While small-scale fisheries make up most of the industry representing the overwhelming majority of fishing vessels (83%) and fishing-based jobs (57%) in the region, their share of the region’s total catch is only 15%.
Small-scale fishers generate less than 30% of total fisheries revenue, have uncertain livelihoods, and are most vulnerable to unforeseen problems or crises such as the COVID-19 pandemic. They need more state support and a stronger social protection framework including access to unemployment insurance, the report says.
The report also offers valuable insights into the state of current workforce in fisheries in the region. The sector is rapidly aging: almost half of workers are over 40 and only 17% are under 25 – a situation requiring proactive measures in order to ensure that a skilled workforce remains available.
In addition, the report highlights that building the resilience of fisheries will be evermore critical in the face of increasing pressure on the marine environment from climate change and human activities. The new publication serves as a valuable tool to guide action towards the sustainable future.
Our illustration (FAO ©) informs that the Coast Guard HQ for Lazio in Civitavecchia, Italy, monitors all fishing activities along the coast of Lazio, and carries out regular inspections to ensure that fishing vessels are properly licensed, that the equipment on board meets all regulations, and that the fish is properly labelled and identified when they are landed.
GFCM is a regional fisheries management organization operating under the framework of FAO, whose competence extends over all marine waters of the Mediterranean and the Black Sea. Its main objective is to ensure the conservation and the sustainable use of living marine resources, as well as the sustainable development of aquaculture.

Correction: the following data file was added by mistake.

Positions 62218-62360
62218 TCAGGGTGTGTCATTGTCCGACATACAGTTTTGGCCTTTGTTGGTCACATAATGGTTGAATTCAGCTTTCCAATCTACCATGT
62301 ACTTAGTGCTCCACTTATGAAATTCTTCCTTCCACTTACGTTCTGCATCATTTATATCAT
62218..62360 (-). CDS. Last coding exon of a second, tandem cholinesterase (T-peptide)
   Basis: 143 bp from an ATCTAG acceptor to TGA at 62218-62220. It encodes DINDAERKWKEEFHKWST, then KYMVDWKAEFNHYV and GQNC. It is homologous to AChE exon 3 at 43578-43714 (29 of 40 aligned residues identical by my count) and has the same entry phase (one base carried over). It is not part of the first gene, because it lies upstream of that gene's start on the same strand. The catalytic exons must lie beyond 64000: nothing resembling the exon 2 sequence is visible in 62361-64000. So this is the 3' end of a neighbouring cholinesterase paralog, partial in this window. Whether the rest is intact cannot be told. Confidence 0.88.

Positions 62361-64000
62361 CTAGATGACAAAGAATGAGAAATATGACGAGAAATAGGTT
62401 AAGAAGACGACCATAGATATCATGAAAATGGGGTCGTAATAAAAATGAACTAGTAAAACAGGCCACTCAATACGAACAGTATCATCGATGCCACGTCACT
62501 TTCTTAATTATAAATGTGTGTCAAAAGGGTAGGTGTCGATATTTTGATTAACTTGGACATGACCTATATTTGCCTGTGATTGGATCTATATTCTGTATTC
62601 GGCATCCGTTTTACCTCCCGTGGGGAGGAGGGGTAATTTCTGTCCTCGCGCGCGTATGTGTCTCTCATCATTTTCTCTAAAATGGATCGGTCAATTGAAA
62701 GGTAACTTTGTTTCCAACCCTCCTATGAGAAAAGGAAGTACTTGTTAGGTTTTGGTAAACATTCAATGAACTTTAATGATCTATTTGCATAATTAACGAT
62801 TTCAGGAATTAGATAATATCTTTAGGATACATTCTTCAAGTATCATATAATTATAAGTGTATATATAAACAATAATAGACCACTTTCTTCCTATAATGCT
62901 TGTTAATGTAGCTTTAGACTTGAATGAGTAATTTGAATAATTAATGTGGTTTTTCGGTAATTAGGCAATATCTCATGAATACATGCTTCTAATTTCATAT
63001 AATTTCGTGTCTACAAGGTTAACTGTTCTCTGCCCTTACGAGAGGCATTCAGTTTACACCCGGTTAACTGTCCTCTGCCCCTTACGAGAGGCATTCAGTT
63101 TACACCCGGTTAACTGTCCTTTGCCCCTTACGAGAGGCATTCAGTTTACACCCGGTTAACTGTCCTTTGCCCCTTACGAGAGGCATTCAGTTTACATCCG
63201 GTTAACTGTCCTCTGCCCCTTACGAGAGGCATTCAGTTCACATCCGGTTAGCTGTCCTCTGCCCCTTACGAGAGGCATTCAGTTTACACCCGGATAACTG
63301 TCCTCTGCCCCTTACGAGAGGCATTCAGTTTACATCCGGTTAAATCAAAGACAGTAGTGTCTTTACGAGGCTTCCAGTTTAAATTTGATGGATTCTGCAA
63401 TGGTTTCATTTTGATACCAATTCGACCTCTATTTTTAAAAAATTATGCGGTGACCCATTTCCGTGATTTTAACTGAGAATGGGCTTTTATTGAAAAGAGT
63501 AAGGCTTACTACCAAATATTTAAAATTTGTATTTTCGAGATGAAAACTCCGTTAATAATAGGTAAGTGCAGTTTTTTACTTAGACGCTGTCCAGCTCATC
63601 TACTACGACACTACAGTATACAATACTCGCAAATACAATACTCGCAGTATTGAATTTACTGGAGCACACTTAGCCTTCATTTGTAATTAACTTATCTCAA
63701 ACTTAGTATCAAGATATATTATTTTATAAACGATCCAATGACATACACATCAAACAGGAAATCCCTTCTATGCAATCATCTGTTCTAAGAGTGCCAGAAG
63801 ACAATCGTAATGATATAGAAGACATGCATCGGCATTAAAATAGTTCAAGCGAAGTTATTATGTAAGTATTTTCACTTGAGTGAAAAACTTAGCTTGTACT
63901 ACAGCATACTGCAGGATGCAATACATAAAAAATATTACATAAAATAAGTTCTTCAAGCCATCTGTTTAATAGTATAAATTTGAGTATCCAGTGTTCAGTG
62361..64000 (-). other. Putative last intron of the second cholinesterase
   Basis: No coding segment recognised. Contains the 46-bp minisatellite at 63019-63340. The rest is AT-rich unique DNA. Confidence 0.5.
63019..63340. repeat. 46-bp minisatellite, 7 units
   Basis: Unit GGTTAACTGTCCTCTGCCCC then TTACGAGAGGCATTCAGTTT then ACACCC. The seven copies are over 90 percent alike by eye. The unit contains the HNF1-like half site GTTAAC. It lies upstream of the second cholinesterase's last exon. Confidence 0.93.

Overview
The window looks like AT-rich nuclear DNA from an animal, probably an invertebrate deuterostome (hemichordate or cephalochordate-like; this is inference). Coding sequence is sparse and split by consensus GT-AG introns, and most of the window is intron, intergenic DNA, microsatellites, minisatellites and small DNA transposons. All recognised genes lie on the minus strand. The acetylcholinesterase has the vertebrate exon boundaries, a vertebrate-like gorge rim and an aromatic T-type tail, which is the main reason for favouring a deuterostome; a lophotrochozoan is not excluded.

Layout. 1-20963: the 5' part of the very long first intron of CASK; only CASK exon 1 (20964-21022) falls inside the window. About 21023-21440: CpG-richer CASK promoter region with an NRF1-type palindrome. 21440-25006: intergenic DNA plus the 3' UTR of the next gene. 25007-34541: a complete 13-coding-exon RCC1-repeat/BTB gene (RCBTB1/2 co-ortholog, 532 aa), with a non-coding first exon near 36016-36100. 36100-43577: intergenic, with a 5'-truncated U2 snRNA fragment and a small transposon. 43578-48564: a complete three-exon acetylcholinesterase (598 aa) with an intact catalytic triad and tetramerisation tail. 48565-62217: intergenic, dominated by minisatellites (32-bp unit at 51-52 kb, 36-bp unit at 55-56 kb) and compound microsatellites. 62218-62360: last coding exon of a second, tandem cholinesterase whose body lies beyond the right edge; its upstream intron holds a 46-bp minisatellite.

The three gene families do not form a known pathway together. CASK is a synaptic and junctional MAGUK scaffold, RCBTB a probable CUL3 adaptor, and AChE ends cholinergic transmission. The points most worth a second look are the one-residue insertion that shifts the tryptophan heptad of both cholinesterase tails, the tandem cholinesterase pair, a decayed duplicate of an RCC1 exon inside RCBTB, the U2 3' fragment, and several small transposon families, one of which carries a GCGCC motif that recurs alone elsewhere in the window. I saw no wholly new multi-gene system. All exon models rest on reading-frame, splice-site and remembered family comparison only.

GFCM Members include 23 contracting parties (Albania, Algeria, Bulgaria, Croatia, Cyprus, Egypt, European Union, France, Greece, Israel, Italy, Lebanon, Libya, Malta, Monaco, Montenegro, Morocco, Romania, Slovenia, Spain, Syria, Tunisia, Turkey) and five cooperating non-contracting parties (Bosnia and Herzegovina, Georgia, Jordan, Moldova, Ukraine).
Aids to Navigation (AtoN) have evolved over time.
As new technology emerges, asset managers have a large range of options and features to consider. This document identifies how clever AtoN design and functionality can help authorities reduce operational costs and improve the visibility of their connected devices.
Aids to Navigation (AtoN) play a pivotal role in maritime safety and extend much further than being the traffic lights of the sea.
We are a long way from the days of a traditional lighthouse whose kerosene lamp served as a simple warning of danger ahead.
The navigational tools available to mariners today are vast and they continue to evolve as new technologies are realized.
Types of AtoN
Congestion within the world’s ports and shipping channels continues to grow, with the maritime industry relying on AtoN to ensure navigational safety and to manage traffic conditions.
On 2 March the (UK) Maritime & Coastguard Agency issued the eleven-page document entitled: MIN 656 (M): Understanding the long-term impacts of the COVID-19 pandemic on seafarer wellbeing.
This Marine Information Note (MIN) provides guidance for ship owners on the stressors which have been created or exacerbated by the conditions throughout the COVID-19 pandemic and provides some mitigating strategies.
The document provides information on the potentially long-lasting and far-reaching impacts of the COVID-19 pandemic on seafarer wellbeing. It provides guidance for ship owners on the stressors which have been created or exacerbated by the conditions throughout the pandemic and provides some mitigating strategies.
In this document the term ship owner is used in the sense that it is used in health and safety regulation, as the person responsible for the operation of the ship.
This is often the same organisation as the ‘company’ referred to in the ISM code.